How to Cope with Celiac Disease and Prevent Flare-Ups

Celiac disease is a digestive disorder in which the immune system reacts to gluten, a protein found in wheat, barley and rye. Over time, this reaction damages the small intestine’s lining and prevents absorption of some nutrients.

This disease often begins between 6 months and 2 years of age. However, it may develop at any age.

About 1 in 141 Americans suffer from celiac disease, according to the National Institute of Diabetes and Digestive and Kidney Diseases. It is also known as celiac sprue, non-tropical sprue, and gluten-sensitive enteropathy. It is similar to gluten intolerance, which is less severe than celiac disease.

celiac disease damage to small intestine

Some of the classic symptoms or indicators of the disease include bloating, weight loss, loss of appetite and chronic diarrhea. In addition to digestive trouble, some people also exhibit other symptoms including anemia, loss of bone density, itchy or blistery skin rash, headaches, fatigue, joint pain, acid reflux, irregular menstrual periods, tooth discoloration, infertility.

The symptoms can vary from person to person depending on several factors, such as the length of time one was breastfed as an infant, the age one started eating gluten, the amount of gluten one consumes and the severity of intestinal damage.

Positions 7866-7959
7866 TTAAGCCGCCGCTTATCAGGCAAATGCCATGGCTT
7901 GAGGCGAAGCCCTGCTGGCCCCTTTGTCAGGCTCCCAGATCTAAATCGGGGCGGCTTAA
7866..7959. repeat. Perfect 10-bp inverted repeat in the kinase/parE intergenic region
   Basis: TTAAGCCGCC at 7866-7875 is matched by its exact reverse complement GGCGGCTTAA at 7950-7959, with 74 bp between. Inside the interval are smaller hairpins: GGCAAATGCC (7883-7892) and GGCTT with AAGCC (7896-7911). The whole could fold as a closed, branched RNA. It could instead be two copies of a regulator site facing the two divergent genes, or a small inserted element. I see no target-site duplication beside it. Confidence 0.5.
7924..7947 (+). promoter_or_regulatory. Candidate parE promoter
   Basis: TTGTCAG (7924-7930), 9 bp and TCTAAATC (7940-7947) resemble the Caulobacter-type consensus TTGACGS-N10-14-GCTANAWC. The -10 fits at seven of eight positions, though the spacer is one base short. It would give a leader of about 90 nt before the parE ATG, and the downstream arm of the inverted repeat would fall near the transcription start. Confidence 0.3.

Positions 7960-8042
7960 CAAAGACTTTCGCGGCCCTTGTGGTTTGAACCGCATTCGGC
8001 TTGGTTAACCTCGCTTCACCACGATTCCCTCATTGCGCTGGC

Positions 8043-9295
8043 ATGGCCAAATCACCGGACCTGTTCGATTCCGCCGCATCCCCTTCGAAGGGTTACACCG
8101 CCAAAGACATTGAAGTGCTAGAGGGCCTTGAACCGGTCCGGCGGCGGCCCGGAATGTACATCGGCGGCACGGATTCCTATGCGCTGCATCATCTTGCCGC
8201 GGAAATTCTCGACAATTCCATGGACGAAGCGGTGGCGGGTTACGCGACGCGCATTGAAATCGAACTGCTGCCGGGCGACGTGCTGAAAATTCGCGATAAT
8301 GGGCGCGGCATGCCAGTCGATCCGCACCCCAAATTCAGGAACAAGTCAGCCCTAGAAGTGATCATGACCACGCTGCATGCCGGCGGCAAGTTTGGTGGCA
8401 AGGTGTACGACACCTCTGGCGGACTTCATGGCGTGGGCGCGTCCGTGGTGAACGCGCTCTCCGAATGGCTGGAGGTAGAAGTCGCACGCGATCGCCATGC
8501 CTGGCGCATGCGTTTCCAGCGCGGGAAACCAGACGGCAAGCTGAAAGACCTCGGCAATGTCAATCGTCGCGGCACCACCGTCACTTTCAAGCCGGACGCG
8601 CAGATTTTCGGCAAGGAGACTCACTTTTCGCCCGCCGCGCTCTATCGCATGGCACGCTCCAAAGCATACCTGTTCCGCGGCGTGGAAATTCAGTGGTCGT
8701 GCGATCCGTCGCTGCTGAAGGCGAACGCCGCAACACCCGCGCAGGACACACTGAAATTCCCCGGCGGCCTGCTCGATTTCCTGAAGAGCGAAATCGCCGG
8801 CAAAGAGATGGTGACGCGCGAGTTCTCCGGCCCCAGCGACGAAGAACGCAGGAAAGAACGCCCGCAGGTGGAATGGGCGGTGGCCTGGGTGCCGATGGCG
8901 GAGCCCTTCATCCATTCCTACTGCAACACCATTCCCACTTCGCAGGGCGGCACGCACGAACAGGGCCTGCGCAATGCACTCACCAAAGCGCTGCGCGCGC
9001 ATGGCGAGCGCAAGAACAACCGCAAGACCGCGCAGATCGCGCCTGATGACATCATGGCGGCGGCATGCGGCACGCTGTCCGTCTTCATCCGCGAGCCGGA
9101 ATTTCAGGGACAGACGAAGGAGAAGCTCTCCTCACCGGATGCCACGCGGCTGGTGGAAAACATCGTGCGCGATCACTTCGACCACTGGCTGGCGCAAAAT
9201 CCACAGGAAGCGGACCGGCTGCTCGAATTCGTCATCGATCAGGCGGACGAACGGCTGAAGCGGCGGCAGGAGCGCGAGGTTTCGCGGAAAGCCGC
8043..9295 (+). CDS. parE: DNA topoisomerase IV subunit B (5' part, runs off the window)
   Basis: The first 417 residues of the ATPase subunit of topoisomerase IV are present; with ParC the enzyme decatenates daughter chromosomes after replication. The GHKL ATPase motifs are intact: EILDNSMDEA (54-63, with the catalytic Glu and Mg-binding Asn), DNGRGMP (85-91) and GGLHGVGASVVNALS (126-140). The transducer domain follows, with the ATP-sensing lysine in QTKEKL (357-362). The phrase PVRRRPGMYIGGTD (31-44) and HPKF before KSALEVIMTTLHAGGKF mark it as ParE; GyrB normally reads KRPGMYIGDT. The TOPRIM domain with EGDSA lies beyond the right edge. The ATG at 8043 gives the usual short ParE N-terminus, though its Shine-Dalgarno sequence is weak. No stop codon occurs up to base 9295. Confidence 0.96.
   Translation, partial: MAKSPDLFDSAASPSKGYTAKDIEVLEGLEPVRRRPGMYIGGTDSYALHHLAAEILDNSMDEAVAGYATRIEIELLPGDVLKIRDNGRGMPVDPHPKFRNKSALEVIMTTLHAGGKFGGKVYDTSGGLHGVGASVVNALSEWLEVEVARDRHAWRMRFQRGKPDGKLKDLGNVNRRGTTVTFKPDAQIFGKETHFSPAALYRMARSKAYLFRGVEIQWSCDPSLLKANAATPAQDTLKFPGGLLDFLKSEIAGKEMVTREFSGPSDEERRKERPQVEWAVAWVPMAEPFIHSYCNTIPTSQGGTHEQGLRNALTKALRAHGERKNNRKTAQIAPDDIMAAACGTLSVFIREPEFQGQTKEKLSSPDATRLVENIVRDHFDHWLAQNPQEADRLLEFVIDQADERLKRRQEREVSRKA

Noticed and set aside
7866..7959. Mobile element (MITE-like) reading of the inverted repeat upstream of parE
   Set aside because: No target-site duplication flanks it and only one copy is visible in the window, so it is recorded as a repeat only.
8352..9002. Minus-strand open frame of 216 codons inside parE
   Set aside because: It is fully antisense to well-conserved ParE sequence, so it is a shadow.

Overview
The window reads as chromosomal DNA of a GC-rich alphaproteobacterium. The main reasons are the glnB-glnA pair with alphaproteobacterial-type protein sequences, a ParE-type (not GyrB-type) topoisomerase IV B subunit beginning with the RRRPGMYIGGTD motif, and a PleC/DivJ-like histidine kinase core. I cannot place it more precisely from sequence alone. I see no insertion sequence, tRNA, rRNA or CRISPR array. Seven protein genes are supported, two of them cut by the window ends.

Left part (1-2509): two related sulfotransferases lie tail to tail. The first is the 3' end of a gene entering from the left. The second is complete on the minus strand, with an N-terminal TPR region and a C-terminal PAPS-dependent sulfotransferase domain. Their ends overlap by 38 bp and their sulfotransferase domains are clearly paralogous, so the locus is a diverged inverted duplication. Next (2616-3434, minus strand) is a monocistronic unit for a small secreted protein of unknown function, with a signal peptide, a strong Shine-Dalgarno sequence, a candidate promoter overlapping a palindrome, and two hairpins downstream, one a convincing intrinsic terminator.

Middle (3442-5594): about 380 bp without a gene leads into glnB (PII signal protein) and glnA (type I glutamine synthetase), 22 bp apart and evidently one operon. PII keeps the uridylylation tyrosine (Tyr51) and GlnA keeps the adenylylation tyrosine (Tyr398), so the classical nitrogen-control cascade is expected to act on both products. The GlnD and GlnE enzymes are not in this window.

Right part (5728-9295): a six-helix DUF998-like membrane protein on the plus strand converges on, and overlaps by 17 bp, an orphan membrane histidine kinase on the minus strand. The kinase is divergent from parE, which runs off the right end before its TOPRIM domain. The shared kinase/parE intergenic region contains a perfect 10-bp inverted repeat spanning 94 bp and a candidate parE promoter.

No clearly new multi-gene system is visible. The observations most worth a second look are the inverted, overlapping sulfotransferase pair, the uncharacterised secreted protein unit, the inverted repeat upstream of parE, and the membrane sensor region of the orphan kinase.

Genetic predisposition is a common risk factor for this disease. Other diseases that can also increase your risk of this disease are lupus, rheumatoid arthritis, Type 1 diabetes, thyroid disease, autoimmune liver disease, Addison’s disease, Sjogren’s syndrome, Down syndrome, Turner’s syndrome, lactose intolerance, intestinal cancer and intestinal lymphoma.

There’s no cure for celiac disease, but this does not mean that having celiac disease is the end of the world. You just need to be a bit more careful with what you eat and you can easily manage symptoms and promote intestinal healing.

Here are the top 10 tips to deal with celiac disease.

1. Eliminate Gluten from Your Diet

A strict, lifelong gluten-free diet is one of the most important things you need to do when dealing with this celiac disease. Once you remove gluten from your diet, the inflammation in the small intestine reduces gradually. This in turn reduces the severity of the symptoms and you start feeling better.

It’s important to know that wheat and all of its forms are not the only foods that contain gluten.

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